For those who are not very familiar with this language, we explain a little:
Execution of the client side and server side
Traditionally, as is the case of static pages in HTML, the code is executed inside the server (server-side execution). When you visit a website , Googlebot receives all the content, ready to show, you just need to download the CSS file and display it in your browser.
Getting Googlebot to correctly interpret your website requires you to focus on understanding both the content and the links on the site. If Googlebot does not understand the links, it will be practically impossible to find them. And if you do not adequately capture the content of the website, Googlebot will not be able to see it.
Here are the steps you must follow …
1. Command “site:”
First of all the command “site” : it will show you how many pages of your website are indexed by Google. If many of them are not indexed it can still mean that there are problems in the execution of your internal links.
It is important to clarify that this will not work if you use the “cache” command : since the versions of your site that are stored in the cache are the originals ( static HTML ) and not the complete code.
2. Chrome 41
In August of 2017 Google updated its Search Guide and announced that they were using Chrome 41 to do the rendering. This was a radical change for SEO because from that moment you can already verify how Google downloads and views your site instead of supposing and expecting the best result.
Now you only need to download Google Chrome 41 and verify how a website or a page is executed and viewed by Googlebot.
3. Chrome DevTools
- Open your site from Chrome
- Open the “Elements” tab in DevTools
- Verify how your site is downloaded by viewing the site’s built-in DOM in the browser – make sure all the crucial navigation content is present there.
We recommend doing it from Google Chrome 41. With this you will make sure that you will be seeing it as Googlebot does.
You can also do it through the version you have of Chrome to compare the information that is displayed.
4. Google Search Console
Another tool that helps us an idea of how Google download and read our website is through the function “Fetch and Render” in the Google Search Console .
First you must copy and paste the URL of your site. Then choose the “Fetch and Render” option and wait a bit. This will allow you to verify if Googlebot can download and read your website, view related articles, copy or follow links.
5. Analysis of your server’s log
Another way to verify how Googlebot crawls on your site is through the analysis of your server’s log. By taking a deep look at them you can check if specific URLs were visited by Googlebot and which sections were not.
You can also check if Googlebot sees all the pages of your site, if it does not also it could mean that there is a problem with the decoding of the information.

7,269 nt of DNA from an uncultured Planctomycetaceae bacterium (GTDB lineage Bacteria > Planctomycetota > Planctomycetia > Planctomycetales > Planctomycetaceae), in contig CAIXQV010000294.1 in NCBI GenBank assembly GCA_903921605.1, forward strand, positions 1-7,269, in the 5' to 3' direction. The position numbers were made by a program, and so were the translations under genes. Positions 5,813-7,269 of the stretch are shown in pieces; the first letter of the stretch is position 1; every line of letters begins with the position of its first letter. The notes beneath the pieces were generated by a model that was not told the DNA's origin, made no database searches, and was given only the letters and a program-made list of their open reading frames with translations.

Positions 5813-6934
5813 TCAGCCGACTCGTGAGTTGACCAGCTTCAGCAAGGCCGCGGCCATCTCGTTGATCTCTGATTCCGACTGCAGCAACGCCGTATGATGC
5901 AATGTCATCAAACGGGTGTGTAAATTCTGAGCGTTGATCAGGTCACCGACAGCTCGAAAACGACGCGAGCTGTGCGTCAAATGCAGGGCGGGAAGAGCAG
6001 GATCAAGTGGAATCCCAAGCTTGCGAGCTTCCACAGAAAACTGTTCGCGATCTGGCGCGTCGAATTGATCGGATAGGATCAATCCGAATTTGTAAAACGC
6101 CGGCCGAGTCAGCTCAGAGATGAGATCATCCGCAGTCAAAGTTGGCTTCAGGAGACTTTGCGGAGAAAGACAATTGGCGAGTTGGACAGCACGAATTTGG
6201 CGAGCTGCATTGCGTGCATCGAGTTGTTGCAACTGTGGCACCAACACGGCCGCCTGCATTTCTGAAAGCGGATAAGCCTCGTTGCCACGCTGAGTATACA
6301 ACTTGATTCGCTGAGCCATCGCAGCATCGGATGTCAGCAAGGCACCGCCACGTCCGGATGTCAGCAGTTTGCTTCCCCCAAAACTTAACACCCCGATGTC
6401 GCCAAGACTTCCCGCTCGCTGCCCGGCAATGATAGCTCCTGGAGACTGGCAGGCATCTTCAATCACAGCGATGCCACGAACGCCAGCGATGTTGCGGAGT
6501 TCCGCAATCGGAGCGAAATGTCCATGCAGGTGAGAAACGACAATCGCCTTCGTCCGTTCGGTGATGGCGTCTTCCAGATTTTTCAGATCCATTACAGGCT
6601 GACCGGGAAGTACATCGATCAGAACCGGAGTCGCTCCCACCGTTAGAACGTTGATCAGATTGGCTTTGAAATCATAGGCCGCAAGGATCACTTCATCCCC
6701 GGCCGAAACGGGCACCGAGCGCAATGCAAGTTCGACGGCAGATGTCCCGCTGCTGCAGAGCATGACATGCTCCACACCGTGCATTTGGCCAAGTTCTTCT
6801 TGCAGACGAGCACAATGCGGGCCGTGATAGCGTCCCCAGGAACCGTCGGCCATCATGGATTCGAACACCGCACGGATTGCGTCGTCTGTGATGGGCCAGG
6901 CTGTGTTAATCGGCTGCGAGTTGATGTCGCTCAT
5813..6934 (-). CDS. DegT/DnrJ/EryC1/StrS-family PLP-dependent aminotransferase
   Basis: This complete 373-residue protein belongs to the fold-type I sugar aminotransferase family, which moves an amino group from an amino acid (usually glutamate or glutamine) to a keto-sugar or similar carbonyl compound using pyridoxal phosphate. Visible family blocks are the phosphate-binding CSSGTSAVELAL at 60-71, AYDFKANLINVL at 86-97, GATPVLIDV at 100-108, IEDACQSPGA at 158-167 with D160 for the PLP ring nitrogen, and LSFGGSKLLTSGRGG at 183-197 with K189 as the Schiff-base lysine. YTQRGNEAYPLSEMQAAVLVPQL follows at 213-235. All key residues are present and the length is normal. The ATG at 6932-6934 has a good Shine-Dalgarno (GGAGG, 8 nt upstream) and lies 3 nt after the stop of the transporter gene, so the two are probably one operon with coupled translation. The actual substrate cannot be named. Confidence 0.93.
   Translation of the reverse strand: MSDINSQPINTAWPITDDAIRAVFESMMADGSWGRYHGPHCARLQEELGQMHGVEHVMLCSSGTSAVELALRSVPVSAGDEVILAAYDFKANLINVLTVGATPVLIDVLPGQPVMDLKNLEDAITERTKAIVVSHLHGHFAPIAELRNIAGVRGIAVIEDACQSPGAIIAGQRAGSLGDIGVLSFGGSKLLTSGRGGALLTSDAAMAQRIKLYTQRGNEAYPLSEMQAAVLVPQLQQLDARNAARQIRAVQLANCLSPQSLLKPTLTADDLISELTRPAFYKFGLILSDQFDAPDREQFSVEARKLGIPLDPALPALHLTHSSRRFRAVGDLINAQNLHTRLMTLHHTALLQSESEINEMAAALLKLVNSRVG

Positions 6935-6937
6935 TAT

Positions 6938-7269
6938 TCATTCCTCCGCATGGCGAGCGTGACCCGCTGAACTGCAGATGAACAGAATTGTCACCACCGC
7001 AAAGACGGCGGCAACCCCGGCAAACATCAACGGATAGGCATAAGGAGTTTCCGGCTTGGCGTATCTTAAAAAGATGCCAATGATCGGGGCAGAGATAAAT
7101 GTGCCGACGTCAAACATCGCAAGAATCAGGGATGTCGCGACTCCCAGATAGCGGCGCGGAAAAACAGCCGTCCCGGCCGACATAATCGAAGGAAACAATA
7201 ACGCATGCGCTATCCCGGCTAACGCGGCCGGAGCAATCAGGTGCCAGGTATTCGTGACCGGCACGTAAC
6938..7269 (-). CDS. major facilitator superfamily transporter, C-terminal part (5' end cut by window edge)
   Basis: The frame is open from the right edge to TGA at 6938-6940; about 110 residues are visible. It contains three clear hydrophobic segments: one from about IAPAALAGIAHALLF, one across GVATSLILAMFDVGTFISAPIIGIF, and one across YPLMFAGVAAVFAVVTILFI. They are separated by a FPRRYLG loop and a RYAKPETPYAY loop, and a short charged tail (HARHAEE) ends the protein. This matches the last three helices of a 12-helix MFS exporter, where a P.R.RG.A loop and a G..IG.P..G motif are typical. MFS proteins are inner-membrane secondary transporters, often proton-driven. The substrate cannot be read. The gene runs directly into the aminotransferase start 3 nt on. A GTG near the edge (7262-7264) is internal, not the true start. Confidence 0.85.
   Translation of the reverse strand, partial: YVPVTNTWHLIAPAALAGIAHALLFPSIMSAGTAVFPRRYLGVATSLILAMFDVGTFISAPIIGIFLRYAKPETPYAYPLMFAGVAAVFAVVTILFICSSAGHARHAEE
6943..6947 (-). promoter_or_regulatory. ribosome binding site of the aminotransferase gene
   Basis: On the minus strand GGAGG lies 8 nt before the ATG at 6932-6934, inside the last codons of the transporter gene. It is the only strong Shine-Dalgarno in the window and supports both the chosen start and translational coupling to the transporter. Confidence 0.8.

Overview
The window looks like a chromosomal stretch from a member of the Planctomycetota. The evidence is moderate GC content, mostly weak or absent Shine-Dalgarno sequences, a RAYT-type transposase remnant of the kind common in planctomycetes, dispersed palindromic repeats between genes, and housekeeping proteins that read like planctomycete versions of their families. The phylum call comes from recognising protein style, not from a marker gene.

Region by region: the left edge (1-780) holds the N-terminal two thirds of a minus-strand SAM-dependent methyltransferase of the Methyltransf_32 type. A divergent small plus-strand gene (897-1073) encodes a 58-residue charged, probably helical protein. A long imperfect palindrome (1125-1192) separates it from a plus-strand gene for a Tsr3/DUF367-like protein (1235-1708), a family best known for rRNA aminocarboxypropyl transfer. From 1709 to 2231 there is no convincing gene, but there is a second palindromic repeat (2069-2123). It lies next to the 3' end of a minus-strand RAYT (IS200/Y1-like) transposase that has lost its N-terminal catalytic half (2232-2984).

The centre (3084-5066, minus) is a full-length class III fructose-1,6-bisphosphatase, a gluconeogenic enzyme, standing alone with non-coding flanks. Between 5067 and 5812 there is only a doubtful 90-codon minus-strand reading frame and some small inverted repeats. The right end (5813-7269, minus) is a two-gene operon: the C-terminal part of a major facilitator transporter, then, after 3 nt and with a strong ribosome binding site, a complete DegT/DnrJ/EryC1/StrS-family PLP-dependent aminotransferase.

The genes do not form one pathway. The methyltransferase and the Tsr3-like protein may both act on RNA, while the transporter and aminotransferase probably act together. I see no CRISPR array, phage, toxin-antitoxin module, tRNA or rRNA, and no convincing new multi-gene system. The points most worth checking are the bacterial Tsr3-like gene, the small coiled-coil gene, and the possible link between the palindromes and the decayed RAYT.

Possible problems with the execution of your website
Even if your site is running correctly in “Fetch and Render” of the search console, it does not mean you can rest easy. There are still some other problems that you need to pay attention to.
Let’s start with one of the biggest problems you’ll have to solve …
Although the waiting times are not specified, it is said that Google can not wait more than 5 seconds for a script. It is important to remember that “Fetch and Render” is much more lenient than a common Googlebot, so you will have to go a step further to make sure that the scripts that are running are capable of being deciphered in less than 5 seconds.
Therefore the best solution is to download the Chrome 41 browser (the exact version that Google uses to run sites) and familiarize yourself with it. Check the console log to see where the errors occur and ask the developers to correct them.
Content that requires user interaction to run
I know this was mentioned, but it’s worth repeating: Googlebot does not act like the user. Googlebot does not click on buttons, does not expand “read more”, does not fill out forms … it just reads and continues on its way.
This means that the entire content that you want to be read by Google must be uploaded immediately to the DOM and not after the action has been taken. This is particularly important for content in “read more” and menus.
What can I do to help Googlebot run websites better?
The execution of a website by Googlebot is one way. There are many things that developers can do to make the process easier, helping the things that you want Googlebot to read, be a little more obvious.
Avoid OnClick links
Search engines treat onclick = “windowlocation =” as ordinary links, which means that in most cases, they will not follow this type of navigation. And search engines almost certainly will not treat them as internal link signals.
It is crucial that the links are in the DOM before clicking. You can check this by opening the Developers Tools in Chrome 41 and confirm that the important links have already been executed without the need for an action by the user.
Unique URLs for unique pieces of content
Each piece of your content must be located somewhere for the search engine to index it. This is why it is important to remember that if you change your content dynamically without changing the URL, you are preventing search engines from accessing it.
Avoid # in URLs
The identifier fragment is not backed by the Googlebot and is ignored. Then, instead of using the URL structure example.com/#url , try to stick to the clean URL format, example.com/url .
“We recommend making sure that Googlebot can access all the resources used that contribute significantly to the visible content of your site or its design …”
So, do not do things like this:
Using this solution is quite simple, you just need to incorporate a middleware or snippet to your server.